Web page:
The Kominsky method. Chuck Lorre. Netflix, 2018. Both seasons of the series are available on Netflix.

A COMIC: Pirates of the Multiverseby Dani Xove

Cultural survival kit for the running of the bulls (day 5)



In the days of Instagram, the comic paradoxically recovers the constraints of the publication in the press of the early twentieth century, with a limitation of format that the authors translate into imaginative solutions to overwhelm it. You can find thousands of comics on the social network, but one of the most suggestive is, without a doubt, Pirates of the Multiverseby Dani Xove. An amazing series that takes the changing and changing spirit of the Krazy kat George Herriman to deal with each of his weekly installments a new topic. H., Nectar and Modo, are mimics of the archetypes that we would find in the genres of superheroes, fantasy or science fiction, which become protagonists of stories every week that can go from philosophical reflection to political themes through psychedelia or the pure gag.

Without rules, without rules, DaniXove investigates with the language of the ninth art, squeezing it to examples such as the shocking Multiversal Dance, where music and dance turn the strip into an exercise in pure visual dynamics. The only connection that can be found between all the strips is the author's deep reverence for popular culture, the true link of all the stories. In each strip, it is a challenge to find references, winks and tributes, from comics to cinema to video games, from works of classics like Winsor McCay to contemporaries like Victor Puchalsky. The Multiverses are here a game of mirrors, of tangible or imagined multiple realities, of opinions or thoughts. A philosophical school or a visual style are multiverses in themselves through which their characters roam looking for an impossible identity, sometimes simply driven by improvisation or chromatic inquiry, others by more acid criticism. Do not miss your delivery every Monday. Álvaro Pons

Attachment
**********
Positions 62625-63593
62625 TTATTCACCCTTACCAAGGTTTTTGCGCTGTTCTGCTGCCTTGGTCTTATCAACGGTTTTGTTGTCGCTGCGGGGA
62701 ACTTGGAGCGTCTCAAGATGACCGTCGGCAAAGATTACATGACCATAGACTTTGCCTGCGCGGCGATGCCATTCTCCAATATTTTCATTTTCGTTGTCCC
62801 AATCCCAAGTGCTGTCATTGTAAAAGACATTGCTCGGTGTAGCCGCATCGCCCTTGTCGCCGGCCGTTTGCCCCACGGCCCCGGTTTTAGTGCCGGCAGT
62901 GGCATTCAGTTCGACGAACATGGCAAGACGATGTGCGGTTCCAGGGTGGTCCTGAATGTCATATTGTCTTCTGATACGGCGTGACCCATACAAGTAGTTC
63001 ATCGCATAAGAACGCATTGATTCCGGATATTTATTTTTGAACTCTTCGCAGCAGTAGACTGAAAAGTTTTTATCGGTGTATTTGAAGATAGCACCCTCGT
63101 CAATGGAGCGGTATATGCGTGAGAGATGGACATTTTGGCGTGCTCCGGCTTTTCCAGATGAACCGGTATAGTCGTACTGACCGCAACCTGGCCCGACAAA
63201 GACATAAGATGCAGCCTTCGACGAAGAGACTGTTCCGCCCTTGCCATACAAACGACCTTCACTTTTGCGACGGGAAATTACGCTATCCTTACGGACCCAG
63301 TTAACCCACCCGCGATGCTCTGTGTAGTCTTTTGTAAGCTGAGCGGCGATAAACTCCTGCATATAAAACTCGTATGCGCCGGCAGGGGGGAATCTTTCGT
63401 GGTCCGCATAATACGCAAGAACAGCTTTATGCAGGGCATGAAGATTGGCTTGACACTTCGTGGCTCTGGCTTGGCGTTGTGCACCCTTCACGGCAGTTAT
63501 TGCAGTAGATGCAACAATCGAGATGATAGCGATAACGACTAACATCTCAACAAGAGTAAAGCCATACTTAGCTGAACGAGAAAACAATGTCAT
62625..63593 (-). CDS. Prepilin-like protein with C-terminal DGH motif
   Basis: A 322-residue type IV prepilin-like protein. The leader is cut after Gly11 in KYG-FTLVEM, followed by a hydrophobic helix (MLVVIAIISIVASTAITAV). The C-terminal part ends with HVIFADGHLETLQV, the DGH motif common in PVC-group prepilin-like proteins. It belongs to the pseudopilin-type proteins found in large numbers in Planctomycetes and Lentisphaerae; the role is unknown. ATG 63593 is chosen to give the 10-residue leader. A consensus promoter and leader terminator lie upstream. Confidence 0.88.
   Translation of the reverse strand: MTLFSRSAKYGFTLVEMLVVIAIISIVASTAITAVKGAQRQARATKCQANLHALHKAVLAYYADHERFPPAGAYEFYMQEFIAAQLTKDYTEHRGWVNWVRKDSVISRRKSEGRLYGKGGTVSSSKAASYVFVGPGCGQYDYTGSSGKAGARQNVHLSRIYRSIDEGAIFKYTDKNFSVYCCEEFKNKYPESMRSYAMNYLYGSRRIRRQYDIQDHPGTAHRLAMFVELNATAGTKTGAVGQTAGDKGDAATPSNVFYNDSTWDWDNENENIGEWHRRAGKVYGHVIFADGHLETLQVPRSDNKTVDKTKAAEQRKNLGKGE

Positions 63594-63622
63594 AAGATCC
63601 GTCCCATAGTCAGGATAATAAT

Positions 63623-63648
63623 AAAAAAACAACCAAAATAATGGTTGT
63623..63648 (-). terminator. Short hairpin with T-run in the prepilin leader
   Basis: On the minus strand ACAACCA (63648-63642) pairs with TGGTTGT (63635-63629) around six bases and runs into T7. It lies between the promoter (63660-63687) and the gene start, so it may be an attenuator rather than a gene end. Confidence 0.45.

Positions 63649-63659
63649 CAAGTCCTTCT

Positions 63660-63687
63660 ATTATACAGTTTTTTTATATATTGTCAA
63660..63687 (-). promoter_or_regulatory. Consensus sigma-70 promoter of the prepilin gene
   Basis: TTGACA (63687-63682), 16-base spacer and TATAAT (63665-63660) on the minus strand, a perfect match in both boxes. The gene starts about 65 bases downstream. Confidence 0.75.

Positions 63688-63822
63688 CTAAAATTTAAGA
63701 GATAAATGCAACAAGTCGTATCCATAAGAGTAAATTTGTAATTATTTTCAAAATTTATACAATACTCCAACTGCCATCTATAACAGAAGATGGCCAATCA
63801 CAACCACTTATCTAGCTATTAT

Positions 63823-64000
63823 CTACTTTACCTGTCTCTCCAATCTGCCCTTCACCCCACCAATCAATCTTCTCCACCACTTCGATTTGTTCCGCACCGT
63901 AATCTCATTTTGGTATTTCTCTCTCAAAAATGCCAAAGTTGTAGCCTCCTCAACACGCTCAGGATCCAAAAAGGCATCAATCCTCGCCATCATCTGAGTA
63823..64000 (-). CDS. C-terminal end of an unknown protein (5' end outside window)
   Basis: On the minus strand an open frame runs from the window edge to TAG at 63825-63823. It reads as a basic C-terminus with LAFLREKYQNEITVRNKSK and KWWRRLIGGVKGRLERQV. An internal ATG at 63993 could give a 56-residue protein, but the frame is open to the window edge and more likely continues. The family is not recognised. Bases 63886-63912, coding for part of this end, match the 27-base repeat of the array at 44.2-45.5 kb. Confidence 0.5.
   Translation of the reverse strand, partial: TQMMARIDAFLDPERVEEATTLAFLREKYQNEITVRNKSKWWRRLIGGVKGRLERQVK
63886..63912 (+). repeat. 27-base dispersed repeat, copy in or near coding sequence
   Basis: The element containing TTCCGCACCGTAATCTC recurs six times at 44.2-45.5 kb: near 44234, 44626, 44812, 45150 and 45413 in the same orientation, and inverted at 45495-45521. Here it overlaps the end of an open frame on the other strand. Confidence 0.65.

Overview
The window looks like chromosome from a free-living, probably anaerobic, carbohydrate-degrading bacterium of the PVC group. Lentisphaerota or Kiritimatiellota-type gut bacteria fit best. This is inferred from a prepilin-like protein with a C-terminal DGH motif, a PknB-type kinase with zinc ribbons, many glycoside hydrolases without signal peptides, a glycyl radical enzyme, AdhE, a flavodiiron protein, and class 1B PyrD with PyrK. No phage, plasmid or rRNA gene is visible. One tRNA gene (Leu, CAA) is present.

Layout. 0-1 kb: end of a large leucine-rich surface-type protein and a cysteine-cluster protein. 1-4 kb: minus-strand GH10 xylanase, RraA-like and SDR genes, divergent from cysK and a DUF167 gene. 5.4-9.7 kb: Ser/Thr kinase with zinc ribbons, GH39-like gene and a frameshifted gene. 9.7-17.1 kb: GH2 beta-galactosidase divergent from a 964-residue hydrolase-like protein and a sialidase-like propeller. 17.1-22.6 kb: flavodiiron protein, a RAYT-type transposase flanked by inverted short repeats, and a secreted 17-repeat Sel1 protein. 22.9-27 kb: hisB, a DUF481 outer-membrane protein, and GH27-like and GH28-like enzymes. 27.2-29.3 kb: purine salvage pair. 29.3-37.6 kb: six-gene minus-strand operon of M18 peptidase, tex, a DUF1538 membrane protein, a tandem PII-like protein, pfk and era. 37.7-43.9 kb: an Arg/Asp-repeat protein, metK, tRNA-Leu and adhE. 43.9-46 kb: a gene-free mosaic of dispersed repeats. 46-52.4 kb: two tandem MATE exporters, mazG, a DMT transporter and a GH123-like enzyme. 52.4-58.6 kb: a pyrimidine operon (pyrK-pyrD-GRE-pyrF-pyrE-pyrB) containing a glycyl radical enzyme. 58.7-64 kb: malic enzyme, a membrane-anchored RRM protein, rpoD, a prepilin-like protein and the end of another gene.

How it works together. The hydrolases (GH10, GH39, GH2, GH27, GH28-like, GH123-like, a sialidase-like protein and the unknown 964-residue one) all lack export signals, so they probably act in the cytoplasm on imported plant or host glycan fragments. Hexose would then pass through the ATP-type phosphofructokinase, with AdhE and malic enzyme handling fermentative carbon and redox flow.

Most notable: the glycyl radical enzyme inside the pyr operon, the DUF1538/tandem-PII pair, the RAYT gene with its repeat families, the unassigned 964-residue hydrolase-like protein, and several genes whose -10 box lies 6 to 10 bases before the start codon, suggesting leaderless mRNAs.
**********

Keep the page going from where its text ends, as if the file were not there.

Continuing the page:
Pirates of the Multiverse can be read in the account of Instagram by Dani Xove.

A VIDEOGAME: Light blue

Cultural survival kit for the running of the bulls (day 5)



In 2018, a special video game hit the market. It was called Light blueIt was a two-dimensional platform game and, without exaggerating too much, we can classify it as perfect. It was starred by Madeline, a young redhead who runs away from the city to face her anxiety and cure her self-esteem. The Celeste of the title is the name of the mountain that Madeline intends to climb: a summit in Canada that, they say, has the power to show the inner confusion of whoever climbs it. In Light blue There is something of a typical two-dimensional adventure that is so reminiscent of the beginnings of the video game, yes, but also - and therein lies the key - there is something mystical in its plot, not in vain the act of climbing a mountain has been a constant literary metaphor, of Saint John of the Cross to Thomas Mann. The plot, without falling into fuss, envelops the player in a mystical haze, a constant sensation that upsets and seduces the one who takes command.

But the really maddening thing (for good) is its mechanics. The degree of refinement acquired by something as simple as hitting a button to make the protagonist jump is such that the experience can be counted among the most fun and rewarding in the video game world. Rewarding, by the way, is a keyword to analyze this title: its difficulty is devilish, but secretly it adjusts to the player so that he can finish one of the best recent experiences in the interactive world. Available for multiple platforms, there is no excuse to miss this addictive adventure. Jorge Morla

Light blue. Matt Makes Games, 2018. The game is available for Nintendo Switch, Playstation 4, Xbox One, Windows, Linux Y Mac.